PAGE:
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NIH CRADA PARTICIPANTS WOULD BE ABLE TO SHIELD RESEARCH DATA

Executive Summary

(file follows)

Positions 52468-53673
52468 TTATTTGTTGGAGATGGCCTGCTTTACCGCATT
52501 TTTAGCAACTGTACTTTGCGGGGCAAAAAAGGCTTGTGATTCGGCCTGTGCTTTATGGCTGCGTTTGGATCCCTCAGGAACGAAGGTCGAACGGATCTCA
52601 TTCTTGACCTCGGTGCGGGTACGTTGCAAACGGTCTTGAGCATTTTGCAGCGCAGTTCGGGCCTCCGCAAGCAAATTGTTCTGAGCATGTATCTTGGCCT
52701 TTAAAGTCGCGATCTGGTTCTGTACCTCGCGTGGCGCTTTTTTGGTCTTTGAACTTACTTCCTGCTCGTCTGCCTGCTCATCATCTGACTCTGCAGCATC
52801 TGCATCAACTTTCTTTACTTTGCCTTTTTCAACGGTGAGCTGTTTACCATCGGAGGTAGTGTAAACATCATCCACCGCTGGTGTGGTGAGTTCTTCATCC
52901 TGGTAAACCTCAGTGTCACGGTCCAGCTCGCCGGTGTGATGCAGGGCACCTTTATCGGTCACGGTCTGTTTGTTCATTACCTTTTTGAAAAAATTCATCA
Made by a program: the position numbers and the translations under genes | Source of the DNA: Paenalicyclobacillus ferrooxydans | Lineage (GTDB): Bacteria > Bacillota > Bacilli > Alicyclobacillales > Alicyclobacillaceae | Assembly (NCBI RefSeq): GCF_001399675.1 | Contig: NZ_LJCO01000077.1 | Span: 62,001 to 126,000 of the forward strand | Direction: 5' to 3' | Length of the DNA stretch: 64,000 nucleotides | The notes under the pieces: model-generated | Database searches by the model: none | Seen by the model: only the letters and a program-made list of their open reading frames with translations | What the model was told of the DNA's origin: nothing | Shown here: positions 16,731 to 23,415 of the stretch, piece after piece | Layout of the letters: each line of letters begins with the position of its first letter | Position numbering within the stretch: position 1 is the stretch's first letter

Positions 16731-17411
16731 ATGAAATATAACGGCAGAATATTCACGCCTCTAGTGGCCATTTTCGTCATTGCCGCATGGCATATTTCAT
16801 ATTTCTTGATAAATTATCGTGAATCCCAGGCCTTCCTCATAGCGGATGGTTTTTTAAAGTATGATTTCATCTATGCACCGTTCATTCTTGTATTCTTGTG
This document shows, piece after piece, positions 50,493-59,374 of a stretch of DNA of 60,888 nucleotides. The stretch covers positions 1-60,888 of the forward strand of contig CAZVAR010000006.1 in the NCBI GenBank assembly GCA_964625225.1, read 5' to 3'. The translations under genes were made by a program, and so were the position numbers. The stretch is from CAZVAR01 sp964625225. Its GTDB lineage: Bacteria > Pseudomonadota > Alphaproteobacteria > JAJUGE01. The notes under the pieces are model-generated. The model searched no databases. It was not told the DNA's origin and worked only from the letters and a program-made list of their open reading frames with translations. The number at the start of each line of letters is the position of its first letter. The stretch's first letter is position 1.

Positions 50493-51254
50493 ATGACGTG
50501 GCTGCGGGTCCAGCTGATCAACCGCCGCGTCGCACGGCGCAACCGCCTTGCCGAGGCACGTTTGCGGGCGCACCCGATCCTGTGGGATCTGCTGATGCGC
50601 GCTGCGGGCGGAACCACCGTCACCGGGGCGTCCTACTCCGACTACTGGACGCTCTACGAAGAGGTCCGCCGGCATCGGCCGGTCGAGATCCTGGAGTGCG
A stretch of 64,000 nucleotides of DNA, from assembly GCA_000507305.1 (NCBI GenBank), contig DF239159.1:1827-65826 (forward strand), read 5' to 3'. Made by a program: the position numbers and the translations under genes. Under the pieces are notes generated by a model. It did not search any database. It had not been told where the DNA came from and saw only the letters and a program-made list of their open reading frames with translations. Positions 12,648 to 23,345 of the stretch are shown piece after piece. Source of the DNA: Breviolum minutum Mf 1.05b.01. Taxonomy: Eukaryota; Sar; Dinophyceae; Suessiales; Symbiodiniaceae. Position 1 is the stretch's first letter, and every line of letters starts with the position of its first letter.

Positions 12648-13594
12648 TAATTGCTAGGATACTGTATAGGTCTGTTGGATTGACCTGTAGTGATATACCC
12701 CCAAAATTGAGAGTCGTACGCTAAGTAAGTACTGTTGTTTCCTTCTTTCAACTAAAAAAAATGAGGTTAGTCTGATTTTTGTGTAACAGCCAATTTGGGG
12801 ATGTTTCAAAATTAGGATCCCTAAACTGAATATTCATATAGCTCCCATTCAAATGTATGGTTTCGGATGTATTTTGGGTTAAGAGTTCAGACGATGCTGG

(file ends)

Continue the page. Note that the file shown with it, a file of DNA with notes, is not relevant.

NIH CRADA PARTICIPANTS WOULD BE ABLE TO SHIELD RESEARCH DATA as trade secrets under a policy change the National Institutes of Health is considering, NIH Associate Director for Intramural Affairs Philip Chen told the House Science/Research and Technology Subcommittee May 3. Although 1989 amendments to the Federal Technology Transfer Act (FTTA) allow federal labs to designate results of Cooperative Research and Development Agreements (CRADA) research as trade secrets, the NIH has prohibited researchers from keeping data secret. NIH has argued that its policy on CRADAs is "consistent with its mission to develop and disseminate new knowledge." Chen testified that NIH is considering a policy that would allow industry to protect trade secret information in "appropriate circumstances, such as where the commercial value of protecting certain data might greatly outweigh the benefit of providing the research community with that information." The NIH official also chairs the NIH/Alcohol, Drug Abuse and Mental Health Administration Patent Policy Board. The subcommittee hearing, chaired by Rep. Valentine (D-N.C.), was held to review the progress made by federal agencies in implementing the technology transfer act, enacted in 1986. The act directs federal laboratories to enter into CRADAs with private firms, universities and state and local governments. Examples of current CRADAs at NIH include a collaboration with the Gaithersburg, Md.-based biotech firm Genetic Therapy, Inc. to develop cancer gene therapy, and work with the Worcester, Mass. firm Transgenic Sciences to develop a transgenic rabbit for use in AIDS studies. NIH has had 130 CRADAs. Chen also outlined current NIH efforts to implement the FTTA. After reorganizing the NIH Office of Technology Transfer, NIH is holding monthly "Technology Management Team Meetings" in which scientists and administrators discuss licensing for individual intramural inventions and attempt to "package" related inventions in commercially useful groups. The office is also developing an electronic bulletin board to provide information on Public Health Service technology transfer rules and full-text files of patent applications. The bulletin board is expected to be in operation by this summer, Chen said.
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